Hooker, about a fortnight ago, stayed here a few days, and was very pleasant; but I think he overworks himself. What a gigantic undertaking, I imagine, his and Bentham's 'Genera Plantarum' will be! I hope he will not get too much immersed in it, so as not to spare some time for Geographical Distribution and other such questions.

I have begun to work steadily, but very slowly as usual, at details on variation under domestication.

My dear Gray,
Yours always truly and gratefully, C. DARWIN.

CHARLES DARWIN TO C. LYELL. Down, [May 8th, 1860].

...I have sent for the 'Canadian Naturalist.' If I cannot procure a copy I will borrow yours. I had a letter from Henslow this morning, who says that Sedgwick was, on last Monday night, to open a battery on me at the Cambridge Philosophical Society. Anyhow, I am much honoured by being attacked there, and at the Royal Society of Edinburgh.

I do not think it worth while to contradict single cases nor is it worth while arguing against those who do not attend to what I state. A moment's reflection will show you that there must be (on our doctrine) large genera not varying (see page 56 on the subject, in the second edition of the 'Origin'). Though I do not there discuss the case in detail.

It may be sheer bigotry for my own notions, but I prefer to the Atlantis, my notion of plants and animals having migrated from the Old to the New World, or conversely, when the climate was much hotter, by approximately the line of Behring's Straits. It is most important, as you say, to see living forms of plants going back so far in time. I wonder whether we shall ever discover the flora of the dry land of the coal period, and find it not so anomalous as the swamp or coal-making flora. I am working away over the blessed Pigeon Manuscript; but, from one cause or another, I get on very slowly... This morning I got a letter from the Academy of Natural Sciences of Philadelphia, announcing that I am elected a correspondent...It shows that some Naturalists there do not think me such a scientific profligate as many think me here.

My dear Lyell, yours gratefully, C. DARWIN.

 

P.S.--What a grand fact about the extinct stag's horn worked by man!

 

CHARLES DARWIN TO J.D. HOOKER. Down, [May 13th, 1860].

 

My dear Hooker,

I return Henslow, which I was very glad to see. How good of him to defend me. (Against Sedgwick's attack before the Cambridge Philosophical Society.) I will write and thank him.

As you said you were curious to hear Thomson's (Dr. Thomas Thomson the Indian Botanist. He was a collaborateur in Hooker and Thomson's Flora Indica. 1855.) opinion, I send his kind letter. He is evidently a strong opposer to us...

CHARLES DARWIN TO J.D. HOOKER. Down, [May 15th, 1860].

...How paltry it is in such men as X, Y and Co. not reading your essay. It is incredibly paltry. (These remarks do not apply to Dr. Harvey, who was, however, in a somewhat similar position. See below.) They may all attack me to their hearts' content. I am got case-hardened. As for the old fogies in Cambridge, it really signifies nothing. I look at their attacks as a proof that our work is worth the doing. It makes me resolve to buckle on my armour. I see plainly that it will be a long uphill fight. But think of Lyell's progress with Geology. One thing I see most plainly, that without Lyell's, yours, Huxley's and Carpenter's aid, my book would have been a mere flash in the pan. But if we all stick to it, we shall surely gain the day. And I now see that the battle is worth fighting. I deeply hope that you think so. Does Bentham progress at all? I do not know what to say about Oxford. (His health prevented him from going to Oxford for the meeting of the British Association.) I should like it much with you, but it must depend on health...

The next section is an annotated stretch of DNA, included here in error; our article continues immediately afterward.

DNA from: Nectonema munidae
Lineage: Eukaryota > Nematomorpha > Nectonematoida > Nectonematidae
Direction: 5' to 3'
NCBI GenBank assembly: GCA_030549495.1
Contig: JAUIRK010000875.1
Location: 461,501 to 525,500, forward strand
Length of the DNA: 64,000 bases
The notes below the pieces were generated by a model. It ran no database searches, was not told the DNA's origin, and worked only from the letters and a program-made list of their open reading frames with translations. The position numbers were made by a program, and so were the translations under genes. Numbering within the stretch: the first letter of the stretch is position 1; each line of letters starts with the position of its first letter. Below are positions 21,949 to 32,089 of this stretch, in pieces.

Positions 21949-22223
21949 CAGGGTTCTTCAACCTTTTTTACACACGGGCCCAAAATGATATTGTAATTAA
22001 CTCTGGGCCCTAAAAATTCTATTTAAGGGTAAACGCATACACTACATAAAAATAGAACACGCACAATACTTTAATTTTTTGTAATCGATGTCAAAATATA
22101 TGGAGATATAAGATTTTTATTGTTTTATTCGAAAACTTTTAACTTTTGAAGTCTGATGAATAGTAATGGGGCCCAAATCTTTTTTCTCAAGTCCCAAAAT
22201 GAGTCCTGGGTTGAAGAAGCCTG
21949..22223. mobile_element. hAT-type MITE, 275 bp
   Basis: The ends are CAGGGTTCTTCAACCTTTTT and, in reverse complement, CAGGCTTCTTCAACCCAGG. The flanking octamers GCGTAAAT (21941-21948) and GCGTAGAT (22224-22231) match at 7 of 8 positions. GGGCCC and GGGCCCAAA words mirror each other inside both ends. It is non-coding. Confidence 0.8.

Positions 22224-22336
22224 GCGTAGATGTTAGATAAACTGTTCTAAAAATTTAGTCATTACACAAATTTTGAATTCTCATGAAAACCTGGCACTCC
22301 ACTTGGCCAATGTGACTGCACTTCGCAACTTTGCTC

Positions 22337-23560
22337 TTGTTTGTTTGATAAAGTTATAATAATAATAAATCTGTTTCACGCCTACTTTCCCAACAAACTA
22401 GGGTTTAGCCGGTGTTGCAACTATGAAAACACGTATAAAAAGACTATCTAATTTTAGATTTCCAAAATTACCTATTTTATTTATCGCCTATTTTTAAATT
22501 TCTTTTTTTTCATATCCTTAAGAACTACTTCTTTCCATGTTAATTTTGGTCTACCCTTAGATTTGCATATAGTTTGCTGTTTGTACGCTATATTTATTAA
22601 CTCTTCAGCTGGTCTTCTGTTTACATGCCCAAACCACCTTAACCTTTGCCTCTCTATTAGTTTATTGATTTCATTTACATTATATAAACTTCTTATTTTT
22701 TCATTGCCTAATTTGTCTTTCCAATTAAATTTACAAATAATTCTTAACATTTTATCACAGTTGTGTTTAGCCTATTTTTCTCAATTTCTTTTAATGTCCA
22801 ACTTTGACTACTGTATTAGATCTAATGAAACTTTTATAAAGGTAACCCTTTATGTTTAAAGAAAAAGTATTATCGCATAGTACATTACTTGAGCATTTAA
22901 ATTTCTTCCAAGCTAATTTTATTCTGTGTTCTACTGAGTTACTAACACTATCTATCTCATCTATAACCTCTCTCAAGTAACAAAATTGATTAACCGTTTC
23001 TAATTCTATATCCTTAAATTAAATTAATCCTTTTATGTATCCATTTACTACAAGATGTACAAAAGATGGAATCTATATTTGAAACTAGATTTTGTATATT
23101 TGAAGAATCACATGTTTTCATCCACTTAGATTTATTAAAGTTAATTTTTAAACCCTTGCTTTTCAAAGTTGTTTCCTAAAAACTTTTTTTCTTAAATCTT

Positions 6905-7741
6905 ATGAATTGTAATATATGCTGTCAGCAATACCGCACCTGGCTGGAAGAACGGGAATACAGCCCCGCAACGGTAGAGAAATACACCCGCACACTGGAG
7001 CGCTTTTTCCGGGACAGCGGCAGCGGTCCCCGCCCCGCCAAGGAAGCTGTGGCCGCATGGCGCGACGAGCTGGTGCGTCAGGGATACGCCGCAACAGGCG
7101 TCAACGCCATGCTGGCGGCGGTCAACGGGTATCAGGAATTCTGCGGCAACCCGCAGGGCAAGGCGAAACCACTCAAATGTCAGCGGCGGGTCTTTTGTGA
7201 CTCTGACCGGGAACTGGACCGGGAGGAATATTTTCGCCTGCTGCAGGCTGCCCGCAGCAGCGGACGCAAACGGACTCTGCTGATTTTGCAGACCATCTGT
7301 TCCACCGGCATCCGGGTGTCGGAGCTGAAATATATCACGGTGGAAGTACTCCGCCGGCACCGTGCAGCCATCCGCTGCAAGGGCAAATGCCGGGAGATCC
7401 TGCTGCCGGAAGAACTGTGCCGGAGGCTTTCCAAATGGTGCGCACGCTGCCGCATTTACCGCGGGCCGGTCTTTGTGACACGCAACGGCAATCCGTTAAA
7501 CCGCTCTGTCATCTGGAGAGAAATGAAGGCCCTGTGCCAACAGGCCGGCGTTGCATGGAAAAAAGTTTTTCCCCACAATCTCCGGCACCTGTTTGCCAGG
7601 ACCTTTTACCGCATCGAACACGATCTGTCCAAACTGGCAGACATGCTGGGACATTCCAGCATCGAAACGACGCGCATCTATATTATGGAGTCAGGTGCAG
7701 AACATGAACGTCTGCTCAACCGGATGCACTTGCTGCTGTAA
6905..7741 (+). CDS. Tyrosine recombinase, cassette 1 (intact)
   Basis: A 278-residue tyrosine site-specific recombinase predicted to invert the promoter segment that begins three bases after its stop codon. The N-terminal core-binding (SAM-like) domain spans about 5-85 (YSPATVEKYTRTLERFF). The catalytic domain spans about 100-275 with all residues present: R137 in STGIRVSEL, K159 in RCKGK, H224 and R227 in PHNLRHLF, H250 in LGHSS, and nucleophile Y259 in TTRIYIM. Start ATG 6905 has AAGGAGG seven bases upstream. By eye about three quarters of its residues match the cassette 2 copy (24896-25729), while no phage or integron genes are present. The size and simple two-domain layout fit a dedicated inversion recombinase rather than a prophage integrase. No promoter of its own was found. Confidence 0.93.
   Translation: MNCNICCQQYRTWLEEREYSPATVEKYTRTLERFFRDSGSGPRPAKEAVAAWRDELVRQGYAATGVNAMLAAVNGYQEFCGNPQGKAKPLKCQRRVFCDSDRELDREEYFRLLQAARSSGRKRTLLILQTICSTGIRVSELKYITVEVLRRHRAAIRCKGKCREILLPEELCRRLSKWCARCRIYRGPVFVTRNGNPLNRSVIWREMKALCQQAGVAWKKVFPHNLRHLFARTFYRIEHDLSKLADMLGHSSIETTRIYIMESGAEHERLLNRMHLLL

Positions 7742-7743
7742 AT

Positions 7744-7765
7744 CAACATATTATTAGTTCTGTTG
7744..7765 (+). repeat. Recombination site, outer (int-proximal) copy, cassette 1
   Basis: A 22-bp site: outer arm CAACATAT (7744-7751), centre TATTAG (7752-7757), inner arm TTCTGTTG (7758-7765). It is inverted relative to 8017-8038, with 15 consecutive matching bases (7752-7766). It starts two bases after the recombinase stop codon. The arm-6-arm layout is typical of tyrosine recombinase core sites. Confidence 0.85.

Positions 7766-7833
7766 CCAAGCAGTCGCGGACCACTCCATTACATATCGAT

Yours must affectionately, C. DARWIN.

 

CHARLES DARWIN TO C. LYELL. Down, May 18th [1860].

My dear Lyell, I send a letter from Asa Gray to show how hotly the battle rages there. Also one from Wallace, very just in his remarks, though too laudatory and too modest, and how admirably free from envy or jealousy. He must be a good fellow. Perhaps I will enclose a letter from Thomson of Calcutta; not that it is much, but Hooker thinks so highly of him...

Henslow informs me that Sedgwick (Sedgwick's address is given somewhat abbreviated in "The Cambridge Chronicle", May 19th, 1860.) and then Professor Clarke [sic] (The late William Clark, Professor of Anatomy, my father seems to have misunderstood his informant. I am assured by Mr. J.W. Clark that his father (Prof. Clark) did not support Sedgwick in the attack.) made a regular and savage onslaught on my book lately at the Cambridge Philosophical Society, but Henslow seems to have defended me well, and maintained that the subject was a legitimate one for investigation. Since then Phillips (John Phillips, M.A., F.R.S., born 1800, died 1874, from the effects of a fall. Professor of Geology at King's College, London, and afterwards at Oxford. He gave the 'Rede' lecture at Cambridge on May 15th, 1860, on 'The Succession of Life on the earth.' The Rede Lecturer is appointed annually by the Vice-Chancellor, and is paid by an endowment left in 1524 by Sir Robert Rede, Lord Chief Justice, in the reign of Henry VIII.) has given lectures at Cambridge on the same subject, but treated it very fairly. How splendidly Asa Gray is fighting the battle. The effect on me of these multiplied attacks is simply to show me that the subject is worth fighting for, and assuredly I will do my best...I hope all the attacks make you keep up your courage, and courage you assuredly will require...